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Now, more than ever, we need to evaluate our training programs to ensure their effectiveness. With the growing need to convert traditional instructor-led courses into synchronous live online courses, or asynchronous e-learning courses, it’s important to focus on courses that provide the expected results. The conversion process can be time consuming and costly, so make sure you are investing your resources in the training that will provide a return on investment (ROI) or a return on expectations (ROE).
When evaluating courses, we have two goals:
1. Determine the relationship between Actual Results and Expected Results.
2. Determine why these relations exist the way they do based on the outcomes.
For this article, I will focus on the first goal: Determine the relationship between actual and expected results to identify the outcome.
There are five potential outcomes (two positive and three negative). Let’s see what those potential outcomes are, using the following scenario: We designed a training program to reduce call wait times for customers. The current call wait time is four minutes (actual results) and the goal post-training is to reduce the wait time to two minutes (expected results).
To identify the results and determine if the performance gap (expected performance – actual performance) was closed, we would gather data at a Level 3 (performance) and Level 4 (results) evaluation.
Level 3 allows us to identify if the learners applied the new skills and knowledge on the job. Ideally, this is evaluated immediately following the course up to six months after the course.
Level 4 allows us to identify if the learners’ performance impacted the organization. This is evaluated between three and twelve months after the course.
Let’s get back to our scenario. Once we gather data at Levels 3 and 4, we can begin to analyze that data. The analysis will produce five potential outcomes.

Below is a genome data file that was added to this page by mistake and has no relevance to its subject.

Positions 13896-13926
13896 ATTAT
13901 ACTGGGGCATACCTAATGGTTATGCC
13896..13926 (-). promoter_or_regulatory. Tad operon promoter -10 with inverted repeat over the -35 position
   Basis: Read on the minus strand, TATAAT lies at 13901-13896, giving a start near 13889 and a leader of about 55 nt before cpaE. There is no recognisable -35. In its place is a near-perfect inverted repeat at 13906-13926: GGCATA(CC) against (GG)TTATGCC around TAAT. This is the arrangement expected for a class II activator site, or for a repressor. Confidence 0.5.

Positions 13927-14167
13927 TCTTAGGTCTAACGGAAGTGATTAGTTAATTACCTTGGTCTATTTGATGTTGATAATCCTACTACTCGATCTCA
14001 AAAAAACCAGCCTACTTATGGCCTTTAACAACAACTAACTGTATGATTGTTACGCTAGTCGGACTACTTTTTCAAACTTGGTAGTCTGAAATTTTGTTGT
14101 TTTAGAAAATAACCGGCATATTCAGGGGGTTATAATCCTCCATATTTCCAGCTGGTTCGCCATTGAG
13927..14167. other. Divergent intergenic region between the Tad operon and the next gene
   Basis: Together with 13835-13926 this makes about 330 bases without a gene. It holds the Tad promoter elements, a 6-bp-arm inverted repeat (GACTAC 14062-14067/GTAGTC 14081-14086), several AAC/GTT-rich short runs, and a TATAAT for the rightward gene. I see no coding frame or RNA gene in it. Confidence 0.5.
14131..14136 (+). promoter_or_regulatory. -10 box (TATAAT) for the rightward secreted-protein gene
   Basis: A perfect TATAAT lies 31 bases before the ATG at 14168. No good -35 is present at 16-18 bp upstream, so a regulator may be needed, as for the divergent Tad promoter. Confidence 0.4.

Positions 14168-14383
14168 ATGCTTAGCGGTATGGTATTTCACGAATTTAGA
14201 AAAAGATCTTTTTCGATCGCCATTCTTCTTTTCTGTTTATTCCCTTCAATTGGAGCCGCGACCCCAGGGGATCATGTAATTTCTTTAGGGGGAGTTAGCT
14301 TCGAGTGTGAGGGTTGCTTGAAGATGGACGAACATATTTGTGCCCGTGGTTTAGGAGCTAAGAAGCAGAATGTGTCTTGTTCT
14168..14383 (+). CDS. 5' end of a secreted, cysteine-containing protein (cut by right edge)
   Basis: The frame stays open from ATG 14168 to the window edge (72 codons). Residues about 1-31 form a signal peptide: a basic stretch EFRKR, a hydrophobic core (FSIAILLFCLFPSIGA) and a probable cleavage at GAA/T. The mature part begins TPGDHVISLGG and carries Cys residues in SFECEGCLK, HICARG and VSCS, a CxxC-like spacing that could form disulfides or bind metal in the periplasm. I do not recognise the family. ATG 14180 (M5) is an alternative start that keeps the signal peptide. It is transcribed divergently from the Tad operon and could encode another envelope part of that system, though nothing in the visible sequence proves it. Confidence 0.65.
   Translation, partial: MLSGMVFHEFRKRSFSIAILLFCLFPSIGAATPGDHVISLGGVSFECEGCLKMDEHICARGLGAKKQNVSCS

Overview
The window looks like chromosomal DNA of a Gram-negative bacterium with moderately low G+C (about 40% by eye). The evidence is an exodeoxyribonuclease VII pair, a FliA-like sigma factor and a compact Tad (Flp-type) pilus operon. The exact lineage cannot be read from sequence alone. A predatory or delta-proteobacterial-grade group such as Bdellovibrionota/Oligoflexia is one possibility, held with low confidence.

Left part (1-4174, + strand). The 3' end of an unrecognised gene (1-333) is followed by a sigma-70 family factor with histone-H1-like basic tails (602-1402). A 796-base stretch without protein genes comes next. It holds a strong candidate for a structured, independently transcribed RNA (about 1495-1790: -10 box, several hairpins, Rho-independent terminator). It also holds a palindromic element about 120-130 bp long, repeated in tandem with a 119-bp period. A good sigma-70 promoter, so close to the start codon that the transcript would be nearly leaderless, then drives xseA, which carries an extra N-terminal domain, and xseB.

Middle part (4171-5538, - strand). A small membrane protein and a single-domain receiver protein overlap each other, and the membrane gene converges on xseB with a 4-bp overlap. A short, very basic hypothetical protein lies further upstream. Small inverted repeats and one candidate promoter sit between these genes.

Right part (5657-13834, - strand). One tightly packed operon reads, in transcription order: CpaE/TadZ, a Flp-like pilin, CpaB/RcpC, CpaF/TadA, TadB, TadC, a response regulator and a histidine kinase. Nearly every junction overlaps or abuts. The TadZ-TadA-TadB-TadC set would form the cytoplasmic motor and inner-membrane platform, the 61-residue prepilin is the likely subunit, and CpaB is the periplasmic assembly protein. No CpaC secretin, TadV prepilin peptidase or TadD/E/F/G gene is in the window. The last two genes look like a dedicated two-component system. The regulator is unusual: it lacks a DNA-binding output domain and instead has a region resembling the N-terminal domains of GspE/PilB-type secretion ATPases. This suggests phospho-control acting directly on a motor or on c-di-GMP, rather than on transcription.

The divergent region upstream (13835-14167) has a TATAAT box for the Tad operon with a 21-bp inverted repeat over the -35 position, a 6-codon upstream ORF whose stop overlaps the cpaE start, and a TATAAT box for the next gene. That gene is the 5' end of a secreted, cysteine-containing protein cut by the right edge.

1. Exceeded Expectations: Our training yields the results we wanted and more! The wait times were reduced from four minutes to one minute.
2. Met Expectations: Our training yields the results we wanted. Our wait times are reduced from four minutes to two minutes.
3. Below Expectations: Our training didn’t quite hit its mark. We reduced the wait times from four minutes to three minutes.
4. Stayed the Same: Our training did nothing to meet our goal. In fact, the wait times stayed the same. Customers are still on hold for four minutes.
5. Below Baseline: Our training did not meet its goal. In fact, wait times increased to five minutes after training.
Based on our scenario, if we were asked to convert this course to a virtual classroom or e-learning course, we would only want to convert it, without any changes or updates, if we exceeded or met expectations.
When the results are not met, converting would be a waste of time and resources as it would still not yield the results we wanted. Before converting, we would dig a little deeper and analyze why the course fell short of the goal. Was it due to variables out of our control after training? Was it because the course design was not performance-based? Or maybe the performance gap was not related to a lack of skills and knowledge at all. Maybe the gap is caused by something training isn’t able to solve.
For more on the evaluation process and how to build and communicate a compelling case for the effectiveness of your training programs, check out the Evaluation of Training workshop.